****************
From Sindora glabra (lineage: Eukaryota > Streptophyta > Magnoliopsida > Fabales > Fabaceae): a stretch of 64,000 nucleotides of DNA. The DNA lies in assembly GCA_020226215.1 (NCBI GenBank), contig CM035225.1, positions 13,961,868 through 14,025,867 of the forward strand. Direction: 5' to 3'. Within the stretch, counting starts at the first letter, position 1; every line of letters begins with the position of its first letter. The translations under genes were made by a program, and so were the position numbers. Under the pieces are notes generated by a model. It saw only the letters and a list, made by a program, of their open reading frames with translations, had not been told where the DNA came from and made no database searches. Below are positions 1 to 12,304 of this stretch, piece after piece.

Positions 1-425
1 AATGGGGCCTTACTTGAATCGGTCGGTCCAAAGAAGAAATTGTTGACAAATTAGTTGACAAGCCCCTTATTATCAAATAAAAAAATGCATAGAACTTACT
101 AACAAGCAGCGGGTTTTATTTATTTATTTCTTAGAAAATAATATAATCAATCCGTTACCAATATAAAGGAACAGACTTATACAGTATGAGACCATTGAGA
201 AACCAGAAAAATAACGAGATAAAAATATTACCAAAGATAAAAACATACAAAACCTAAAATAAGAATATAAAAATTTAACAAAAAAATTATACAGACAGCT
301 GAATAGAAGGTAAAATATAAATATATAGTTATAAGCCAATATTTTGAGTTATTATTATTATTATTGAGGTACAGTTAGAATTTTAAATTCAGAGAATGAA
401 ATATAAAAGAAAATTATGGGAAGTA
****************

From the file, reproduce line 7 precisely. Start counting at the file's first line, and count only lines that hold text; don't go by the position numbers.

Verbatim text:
401 ATATAAAAGAAAATTATGGGAAGTA